Google: Viacom Suit Endangers Net Freedom
Facing a $1 billion lawsuit from Viacom over copyrighted material distributed on YouTube, Google has claimed it is protected by the Digital Millennium Copyright Act. By hosting content provided by others, the law's Safe Harbor provision protects it from liability so long as they act fast to remove copyrighted content once the owner notifies them, the search giant stated. Viacom refutes that defense.
Google filed documents with the U.S. District Court Monday, addressing the US$1 billion lawsuit it faces from Viacom. In the response, filed in the Southern District of New York, Google contends that it has not violated the rights of the media conglomerate based on a provision of the Digital Millennium Copyright Act (DMCA), enacted in 1998. Google also alleges that Viacom's lawsuit threatens to derail the phenomenon of user-generated content sites.
"Viacom's complaint in this action challenges the careful balance established by Congress when it enacted the Digital Millennium Copyright Act. The DMCA balances the rights of copyright holders and the need to protect the Internet as an important new form of communication," Google said in a 12-page response to the lawsuit.
"By seeking to make carriers and hosting providers liable for Internet communications, Viacom's complaint threatens the way hundreds of millions of people legitimately exchange information, news, entertainment and political and artistic expression. Google and YouTube respect the importance of intellectual property rights, and not only comply with their safe harbor obligations under the DMCA, but go well above and beyond what the law requires," the company continued.
Google Says ...
In its response, Google claimed that Viacom's allegations of copyright infringement were without merit because YouTube is protected by one or more of the DMCA Safe Harbor provisions. The provisions stipulate that service providers hosting content provided by others are protected against claims of liability if they act expeditiously to remove copyrighted material once a content owner notifies them of possible infringement.
Google, which purchased YouTube in 2006 for $1.65 billion, maintains that it has also instituted a number of tools to assist copyright owners to identify clips that may violate their rights. The tools, such as "digital hashing," prevent YouTube users from repeatedly uploading a video once it has been removed from the site.
"We already offer a set of tools that protect the interests of content creators large and small," Ricardo Reyes, a Google spokesperson, told the E-Commerce Times.
Other preventative measures include YouTube's repeat-infringer policy, under which the site can terminate a user's access to the Web site if they are determined to be a repeat infringer. An infringer is a YouTube member who has been notified more than twice of infringing activity or has had a user submission removed from the Web site more than twice.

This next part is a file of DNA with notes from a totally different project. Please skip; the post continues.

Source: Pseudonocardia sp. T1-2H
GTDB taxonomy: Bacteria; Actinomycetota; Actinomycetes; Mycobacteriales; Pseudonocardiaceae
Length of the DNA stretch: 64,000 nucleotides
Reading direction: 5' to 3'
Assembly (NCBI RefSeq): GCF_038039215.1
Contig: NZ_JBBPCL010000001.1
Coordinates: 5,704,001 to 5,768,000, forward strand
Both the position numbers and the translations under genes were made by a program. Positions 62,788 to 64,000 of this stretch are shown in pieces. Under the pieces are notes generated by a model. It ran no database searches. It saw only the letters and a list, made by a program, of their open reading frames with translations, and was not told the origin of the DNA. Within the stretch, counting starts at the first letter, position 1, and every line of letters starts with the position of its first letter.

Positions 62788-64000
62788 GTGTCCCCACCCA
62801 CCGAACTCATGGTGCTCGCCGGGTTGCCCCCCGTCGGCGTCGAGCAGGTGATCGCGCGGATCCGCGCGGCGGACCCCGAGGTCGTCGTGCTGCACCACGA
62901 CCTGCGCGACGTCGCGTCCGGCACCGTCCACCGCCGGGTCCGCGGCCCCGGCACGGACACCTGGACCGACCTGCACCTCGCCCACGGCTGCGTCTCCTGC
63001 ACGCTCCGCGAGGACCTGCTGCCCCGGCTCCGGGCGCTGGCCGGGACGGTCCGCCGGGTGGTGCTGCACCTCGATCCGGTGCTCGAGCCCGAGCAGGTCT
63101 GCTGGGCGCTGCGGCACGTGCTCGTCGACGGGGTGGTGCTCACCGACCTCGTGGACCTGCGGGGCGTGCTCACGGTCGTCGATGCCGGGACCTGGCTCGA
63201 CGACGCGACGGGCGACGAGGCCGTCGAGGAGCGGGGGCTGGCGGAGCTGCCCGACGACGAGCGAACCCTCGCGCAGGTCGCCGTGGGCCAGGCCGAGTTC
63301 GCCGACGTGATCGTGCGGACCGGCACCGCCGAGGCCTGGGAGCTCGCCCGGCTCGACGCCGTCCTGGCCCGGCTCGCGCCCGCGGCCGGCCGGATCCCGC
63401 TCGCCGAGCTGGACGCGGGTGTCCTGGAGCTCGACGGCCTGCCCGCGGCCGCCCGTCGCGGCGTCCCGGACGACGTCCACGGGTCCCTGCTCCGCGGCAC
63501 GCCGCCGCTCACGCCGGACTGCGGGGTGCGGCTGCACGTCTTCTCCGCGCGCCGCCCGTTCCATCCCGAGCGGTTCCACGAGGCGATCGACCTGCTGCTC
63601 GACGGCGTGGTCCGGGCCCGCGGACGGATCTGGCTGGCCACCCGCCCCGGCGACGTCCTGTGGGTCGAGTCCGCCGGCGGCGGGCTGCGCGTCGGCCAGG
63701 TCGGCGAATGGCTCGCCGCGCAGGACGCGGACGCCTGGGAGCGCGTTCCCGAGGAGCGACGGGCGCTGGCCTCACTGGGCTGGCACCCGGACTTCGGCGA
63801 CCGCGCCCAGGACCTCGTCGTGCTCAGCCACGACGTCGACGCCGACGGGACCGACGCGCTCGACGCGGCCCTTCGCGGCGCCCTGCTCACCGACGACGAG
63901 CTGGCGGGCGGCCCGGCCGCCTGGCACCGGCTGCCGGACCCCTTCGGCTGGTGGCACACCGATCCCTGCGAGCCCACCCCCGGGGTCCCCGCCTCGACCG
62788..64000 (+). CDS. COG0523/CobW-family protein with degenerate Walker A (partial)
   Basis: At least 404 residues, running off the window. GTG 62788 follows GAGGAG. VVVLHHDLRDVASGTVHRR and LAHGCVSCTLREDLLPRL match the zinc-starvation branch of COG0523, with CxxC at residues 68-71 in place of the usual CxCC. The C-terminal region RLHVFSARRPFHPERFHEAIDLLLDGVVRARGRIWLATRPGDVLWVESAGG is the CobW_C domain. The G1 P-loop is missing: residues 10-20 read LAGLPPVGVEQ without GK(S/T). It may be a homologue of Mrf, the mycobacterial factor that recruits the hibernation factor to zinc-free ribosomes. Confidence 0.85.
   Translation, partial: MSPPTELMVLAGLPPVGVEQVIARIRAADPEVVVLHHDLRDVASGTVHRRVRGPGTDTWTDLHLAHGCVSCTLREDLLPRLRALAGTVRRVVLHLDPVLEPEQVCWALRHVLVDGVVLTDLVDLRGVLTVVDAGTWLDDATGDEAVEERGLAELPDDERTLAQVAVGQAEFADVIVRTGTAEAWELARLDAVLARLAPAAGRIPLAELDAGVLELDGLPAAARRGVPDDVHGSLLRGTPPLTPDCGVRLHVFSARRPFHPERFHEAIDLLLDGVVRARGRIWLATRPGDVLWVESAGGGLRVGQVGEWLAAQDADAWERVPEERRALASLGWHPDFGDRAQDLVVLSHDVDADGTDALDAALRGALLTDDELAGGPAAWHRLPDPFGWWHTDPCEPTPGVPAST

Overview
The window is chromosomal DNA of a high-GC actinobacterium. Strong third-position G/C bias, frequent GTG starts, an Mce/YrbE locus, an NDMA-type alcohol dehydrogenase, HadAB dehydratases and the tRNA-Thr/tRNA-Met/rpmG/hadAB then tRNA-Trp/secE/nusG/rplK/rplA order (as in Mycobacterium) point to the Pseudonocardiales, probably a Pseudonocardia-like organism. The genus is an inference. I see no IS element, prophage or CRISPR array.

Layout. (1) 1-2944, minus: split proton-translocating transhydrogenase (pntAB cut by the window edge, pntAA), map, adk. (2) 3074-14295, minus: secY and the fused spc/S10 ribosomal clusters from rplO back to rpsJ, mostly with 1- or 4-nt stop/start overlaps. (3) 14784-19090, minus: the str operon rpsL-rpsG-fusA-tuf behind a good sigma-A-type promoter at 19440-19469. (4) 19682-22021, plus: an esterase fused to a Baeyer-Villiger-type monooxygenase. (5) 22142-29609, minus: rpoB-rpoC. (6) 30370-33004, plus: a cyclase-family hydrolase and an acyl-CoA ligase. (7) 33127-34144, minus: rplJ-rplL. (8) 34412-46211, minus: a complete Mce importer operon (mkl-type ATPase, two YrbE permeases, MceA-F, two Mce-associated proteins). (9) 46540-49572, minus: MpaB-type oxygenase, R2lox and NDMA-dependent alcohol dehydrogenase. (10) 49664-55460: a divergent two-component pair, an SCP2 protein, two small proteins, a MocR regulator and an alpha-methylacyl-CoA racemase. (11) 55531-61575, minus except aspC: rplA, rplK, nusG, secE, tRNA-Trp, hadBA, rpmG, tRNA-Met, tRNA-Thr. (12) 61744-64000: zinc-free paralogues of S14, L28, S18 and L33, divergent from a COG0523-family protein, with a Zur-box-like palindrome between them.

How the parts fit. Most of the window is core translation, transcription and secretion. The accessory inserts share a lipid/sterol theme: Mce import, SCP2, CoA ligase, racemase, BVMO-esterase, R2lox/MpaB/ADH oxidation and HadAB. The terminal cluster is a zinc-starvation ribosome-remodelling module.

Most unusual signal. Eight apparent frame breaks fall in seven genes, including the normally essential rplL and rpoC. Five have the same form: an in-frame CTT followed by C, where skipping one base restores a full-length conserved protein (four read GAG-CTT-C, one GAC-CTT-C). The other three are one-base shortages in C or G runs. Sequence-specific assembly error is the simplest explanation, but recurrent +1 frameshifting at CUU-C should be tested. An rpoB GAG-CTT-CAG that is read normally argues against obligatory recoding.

The site also limits the length of submissions to 10 minutes in an effort to prevent entire television shows, movies or videos from being posted, as well as provides notification and take-down tools for content companies. YouTube also provides user education, including copyright tips along with prominently placed messaging at the time of user uploads, Reyes added.
Viacom Says ...
Viacom filed suit against YouTube and Google in March after it said the site had been purposely building its business using a library of copyrighted video clips without gaining the proper licenses. A few months earlier, Viacom had demanded that YouTube remove 100,000 clips it said were posted in violation of its copyright.
Viacom's response to Google's claims came quickly on Monday as the media giant refuting the Internet company's assertion of protection under the DMCA Safe Harbor provision. Viacom, the parent company of cable channels including MTV and Comedy Central, said Google's "response ignores the most important fact of the suit, which is that YouTube does not qualify for safe harbor protection under the DMCA.
"It is obvious that YouTube has knowledge of infringing material on their site and they are profiting from it," the statement continued. "It is simply not credible that a company whose mission is to organize the world's information claims that it can't find what's on YouTube. Unfortunately, Google continues to distinguish itself by failing to join the majority of major digital companies that have affirmatively embraced the legal rights of copyright holders."
No matter who wins the lawsuit, industry experts predict that the case will have long-term effects on the user-generated content phenomenon and online video distribution. For its part, Congress will have to take another look at the DMCA, said James McQuivey, an analyst at Forrester Research.
"Eventually, the DMCA will come under scrutiny because online video has gone in directions the law could never have anticipated so many years ago," he told the E-Commerce Times.
"However, there's no guarantee that the revision will happen soon or that it will make sense, so companies can't bank on that future," McQuivey said.
The two combatants may settle the case before it reaches trial, suggested Andrew Frank, a research vice president at Gartner. "As things drag on there will be pressure on both sides to come to a settlement, especially if Google can demonstrate that it is making good faith efforts to address the copyright problem and they start instituting better filters," he told the E-Commerce Times.